Google is soon going to introduce an update on June 28th (for consumers) to its cloud storage service Google Drive, which will allow you to backup your data by selecting certain folders on your computer and syncing them to their respective folders rather than copying them onto one folder on Drive. The service is being called Backup & Sync, and if you don’t have an offsite cloud backup storage plan (you should have one; I’ll get to that later), you’ll have little-to-no excuse. While more higher-rated data backup services like Crashplan and Backblaze exist, Google’s offering is more accessible and easier to dive into.
Backup & Sync method of backing up files won’t involve the time-sink of backing things up to a single folder just to move files and change download destinations. Instead, just select which local folders on your computer that you want to sync to the cloud. Click, click, done, chill. Currently, you can settle with the current 10GB of storage Google provides users for free, or you can pay $9.99/month for their 1TB plan — which is similar to Dropbox’s 1TB Plus plan.
One final note: I’m often I’m asked by other people if they should backup their devices, and I always respond with a serious and emphatic YES. Plus, I advise them to follow (possibly) the best practice for backing up files, often referred to as the “3-2-1″ rule:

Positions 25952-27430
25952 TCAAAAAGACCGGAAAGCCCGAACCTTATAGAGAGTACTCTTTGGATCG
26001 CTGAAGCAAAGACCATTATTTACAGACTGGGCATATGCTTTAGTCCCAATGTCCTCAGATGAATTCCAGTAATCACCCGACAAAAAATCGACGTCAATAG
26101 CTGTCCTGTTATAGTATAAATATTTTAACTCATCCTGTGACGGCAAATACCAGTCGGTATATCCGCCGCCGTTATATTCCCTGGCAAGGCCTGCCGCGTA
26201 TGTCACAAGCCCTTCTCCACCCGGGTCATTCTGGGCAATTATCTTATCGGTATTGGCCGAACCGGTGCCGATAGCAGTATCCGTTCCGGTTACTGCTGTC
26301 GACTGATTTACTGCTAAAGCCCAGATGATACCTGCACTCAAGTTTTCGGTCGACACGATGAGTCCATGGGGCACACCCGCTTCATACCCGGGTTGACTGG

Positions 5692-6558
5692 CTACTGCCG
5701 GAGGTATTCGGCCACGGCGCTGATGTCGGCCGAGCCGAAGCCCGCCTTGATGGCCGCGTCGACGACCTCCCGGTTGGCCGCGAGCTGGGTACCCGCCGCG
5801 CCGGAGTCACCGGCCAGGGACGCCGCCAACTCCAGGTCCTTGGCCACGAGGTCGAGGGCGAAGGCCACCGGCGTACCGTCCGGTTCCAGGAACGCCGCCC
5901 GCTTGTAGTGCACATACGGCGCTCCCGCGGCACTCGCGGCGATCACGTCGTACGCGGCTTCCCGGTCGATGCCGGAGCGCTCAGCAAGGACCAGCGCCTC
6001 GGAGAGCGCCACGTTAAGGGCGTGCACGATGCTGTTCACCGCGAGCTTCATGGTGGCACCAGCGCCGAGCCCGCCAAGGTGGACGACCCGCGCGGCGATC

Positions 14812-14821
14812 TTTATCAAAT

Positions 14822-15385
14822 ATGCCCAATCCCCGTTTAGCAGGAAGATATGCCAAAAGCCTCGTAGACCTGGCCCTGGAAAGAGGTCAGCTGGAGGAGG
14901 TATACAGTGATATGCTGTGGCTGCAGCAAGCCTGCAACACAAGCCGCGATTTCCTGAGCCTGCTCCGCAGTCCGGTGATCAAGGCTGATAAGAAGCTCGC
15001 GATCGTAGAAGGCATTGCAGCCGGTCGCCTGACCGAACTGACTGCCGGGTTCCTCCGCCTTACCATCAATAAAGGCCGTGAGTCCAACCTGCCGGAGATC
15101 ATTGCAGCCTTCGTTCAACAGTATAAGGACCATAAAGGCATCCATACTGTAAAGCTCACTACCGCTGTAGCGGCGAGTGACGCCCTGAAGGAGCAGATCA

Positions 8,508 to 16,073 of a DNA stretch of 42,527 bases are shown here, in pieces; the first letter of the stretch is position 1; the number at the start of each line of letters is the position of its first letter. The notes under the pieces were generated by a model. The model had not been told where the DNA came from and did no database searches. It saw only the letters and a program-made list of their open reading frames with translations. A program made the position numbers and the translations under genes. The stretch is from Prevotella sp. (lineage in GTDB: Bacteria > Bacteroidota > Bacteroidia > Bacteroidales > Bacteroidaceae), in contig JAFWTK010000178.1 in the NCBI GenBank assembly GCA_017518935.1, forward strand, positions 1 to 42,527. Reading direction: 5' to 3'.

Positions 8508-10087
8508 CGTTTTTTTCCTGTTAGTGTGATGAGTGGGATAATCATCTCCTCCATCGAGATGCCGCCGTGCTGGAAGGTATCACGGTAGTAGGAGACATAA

1. Keep at least THREE copies of your data
This means you should have the original file, PLUS two copies stored elsewhere.
2. Use TWO different storage types/devices to backup data
It is a TERRIBLE IDEA to keep all your backup data on the same storage type and location, because should the hard drive die (and it will) all the original and backup data will be gone. It’s best to back up your data on different storage media (i.e., 1 internal hard drive, 1 external hard drive or USB flash drive, for example) should you be storing two copies of your data locally media. That way when disaster strikes, you can just simply grab on of those physical backups and be on your way.
3. ONE backup should be kept offsite
God forbid you house or office catches on fire and all of your primary devices are completely wiped out. It’s THIS reason why keeping a backup at a separate location (like cloud-based storage services, like GOOGLE DRIVE and DROPBOX) are the best method for keeping data safe off-site.